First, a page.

The second pair stayed near the release point throughout the monitoring period. Male M2 moved further away than female F2 (Table 2) and both of them fixed their new home area sooner than the first pair. Movements also indicated that the animals stayed together after release. Vegetation in both areas was quite similar, including a range of Cerrado phytophysiognomies (fields, open savannah, thick savannah, deciduous forest) as well as pastures.

 

4. Discussion

The success of the studies involving translocated animals is due to previous knowledge of their biology, especially foraging habits and the type of habitat where they were released. Some evidence suggests that primates select food for its digestible characteristics, its nutritional or caloric value, or its toxicological degree (Freeland and Janzen, 1974; Clutton-Brock and Harvey, 1977). Despite the fact that chemical defenses are found in greater quantities in the leaves than in the reproductive parts of the plants, they also represent a determining factor for plant palatability (Milton, 1978).

The release points in Manso showed poor soils in terms of nutrients and water retention. It is known that in a poor environment plants produce tissues with more secondary compounds, and the carrying capacity for herbivores becomes lower (Janzen, 1974; Coley et al., 1985). In other kinds of habitat, this relationship has already been pointed out. Emmons (1984) stated that the quality of habitat in different sites of the Amazon forest seems to explain mammal density variation.

Two primate species, C. melanura and A. chamek, were rare at the study site and poorly know by the locals. Despite having no initial estimation of the species' local density, the small number of rescued animals shows its low abundance. Besides, in observations conducted on the same site, before the release activity, no other marmosets had been seen or heard.

Despite the low density, the presence of C. melanura in the region was registered (specimens in the University of São Paulo, Museum of Zoology, Mato Grosso, 1977) by the authors' personal observation and from local residents' reports. These low densities would justify, at least in part, the extensive home ranges of the translocated individuals.

The released groups showed differences in the distance covered from the release point and in the size of their home ranges. Male M1 and female F1 moved to a denser forest, on the banks of the Manso river. This area showed a more diverse flora and fewer deciduous leaves on the ground during the dry season. All of these factors, plus the proximity of the river, help with water collection and intake of food, such as fruits and insects. The other group, formed by male M2 and female F2, stayed closer to the release point, which was a rocky soil in a markedly deciduous forest during the dry season, far away from perennial water sources. The size of their home ranges was larger, presumably due to lower food availability.

The only registered death was of the female F3, an animal that was captured and released alone. Her movement in a straight line indicated that the animal was not exploring the areas surrounding the release site. Social groups that keep close together explore the area where they are released more easily, while solitary animals are more exposed to predation and also may find it more difficult to gather food.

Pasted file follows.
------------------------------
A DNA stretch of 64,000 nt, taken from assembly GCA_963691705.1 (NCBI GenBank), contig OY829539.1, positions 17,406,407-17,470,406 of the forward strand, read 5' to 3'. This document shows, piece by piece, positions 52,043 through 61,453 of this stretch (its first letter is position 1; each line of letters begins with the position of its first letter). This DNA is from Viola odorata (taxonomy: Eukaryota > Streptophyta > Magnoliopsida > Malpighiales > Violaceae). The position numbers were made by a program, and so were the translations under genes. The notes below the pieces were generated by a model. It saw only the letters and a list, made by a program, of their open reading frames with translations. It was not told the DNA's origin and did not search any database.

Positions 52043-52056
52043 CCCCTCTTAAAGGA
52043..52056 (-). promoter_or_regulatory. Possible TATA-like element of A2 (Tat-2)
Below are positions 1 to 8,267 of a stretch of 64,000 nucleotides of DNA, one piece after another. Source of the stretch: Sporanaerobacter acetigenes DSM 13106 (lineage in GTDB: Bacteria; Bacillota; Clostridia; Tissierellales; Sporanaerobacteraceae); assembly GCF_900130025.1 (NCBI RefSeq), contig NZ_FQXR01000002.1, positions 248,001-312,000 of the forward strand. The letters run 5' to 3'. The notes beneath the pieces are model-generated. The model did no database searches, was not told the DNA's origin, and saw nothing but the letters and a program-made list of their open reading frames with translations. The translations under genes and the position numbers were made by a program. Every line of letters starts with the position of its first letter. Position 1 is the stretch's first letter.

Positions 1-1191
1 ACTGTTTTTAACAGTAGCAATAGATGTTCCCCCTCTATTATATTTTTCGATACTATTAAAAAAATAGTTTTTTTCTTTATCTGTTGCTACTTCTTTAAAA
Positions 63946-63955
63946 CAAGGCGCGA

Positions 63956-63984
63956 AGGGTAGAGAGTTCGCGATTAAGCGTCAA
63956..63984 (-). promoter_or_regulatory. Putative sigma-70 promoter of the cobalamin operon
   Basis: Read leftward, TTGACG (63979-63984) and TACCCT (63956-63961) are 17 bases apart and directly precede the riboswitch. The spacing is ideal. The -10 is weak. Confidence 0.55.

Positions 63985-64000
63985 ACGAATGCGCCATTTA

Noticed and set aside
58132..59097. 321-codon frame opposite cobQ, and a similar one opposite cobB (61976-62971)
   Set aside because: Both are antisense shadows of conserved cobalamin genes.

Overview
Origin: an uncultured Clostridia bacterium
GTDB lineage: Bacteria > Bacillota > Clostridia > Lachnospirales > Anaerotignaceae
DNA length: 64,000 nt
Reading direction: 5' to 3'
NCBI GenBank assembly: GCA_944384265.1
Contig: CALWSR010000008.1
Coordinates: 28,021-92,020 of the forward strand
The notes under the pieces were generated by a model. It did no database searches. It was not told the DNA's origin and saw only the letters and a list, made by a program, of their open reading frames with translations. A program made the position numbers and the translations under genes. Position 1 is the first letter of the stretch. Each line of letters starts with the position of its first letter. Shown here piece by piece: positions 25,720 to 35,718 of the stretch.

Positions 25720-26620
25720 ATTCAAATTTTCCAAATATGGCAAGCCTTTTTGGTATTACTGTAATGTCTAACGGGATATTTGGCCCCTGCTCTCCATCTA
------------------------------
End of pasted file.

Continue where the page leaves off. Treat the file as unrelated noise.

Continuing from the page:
5. Conclusion and Recommendations

The construction of hydroelectric plants represents an impact on primate populations, by destroying their habitats. Translocation is carried out in order to reduce losses. Rescue-release and monitoring programs for wild species help to increase our knowledge of scarcely studied species, but they are generally limited because of high operational costs and the need for trained professionals to carry out the programs. In this study, the most relevant conclusions to arise from monitoring rescued and translocated black-tailed marmosets for two years were:

  • Translocation and monitoring of rescued C. melanura individuals was feasible.
  • Translocation of primates may play an important role in conservation programs for populations affected by human disturbances in the environment.
  • Translocated animals belonging to social groups have a better chance of survival than solitary individuals.
  • Exploratory behavior is more frequently observed right after release. Once familiar with the new environment, the animals tend to disperse or establish territory.

In any conservation program that involves primate translocation, several aspects need to be considered for the success of the program. Among basic procedures that should be adopted, the following are recommended:

  • Sites chosen for release should present basis conditions for survival of the released animals. Studies of habitat selection should be previously carried out.
  • The release site must have vegetation structurally able to support dispersion of individuals.
  • Species density in the release area should be estimated in order to avoid stress caused by competition for resources such as water, food, reproductive partners and sleeping sites.
  • The translocation must involve structured social groups. Individuals captured from a group should be kept together in captivity before release.
  • Captivity period should be as short as possible. It is advisable to avoid contact with other species and exchange among social groups.
  • Release sites should have similar vegetation structure and flora composition to the home area of the species, and should also be located as near of capture sites as possible.

Acknowledgements - The authors would like to thank FURNAS Centrais Elétricas S.A. for providing financial support to make the research possible; Luis Augusto da Silva Vasconcellos (Head of the Fauna Rescue Program in Operação Tapiti); and Raimundo Lima Reis (field logistics operator).

 

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Received September 24, 2010
Accepted January 21, 2011
Distributed November 30, 2011

 

 

* e-mail: anaalice@cpovo.net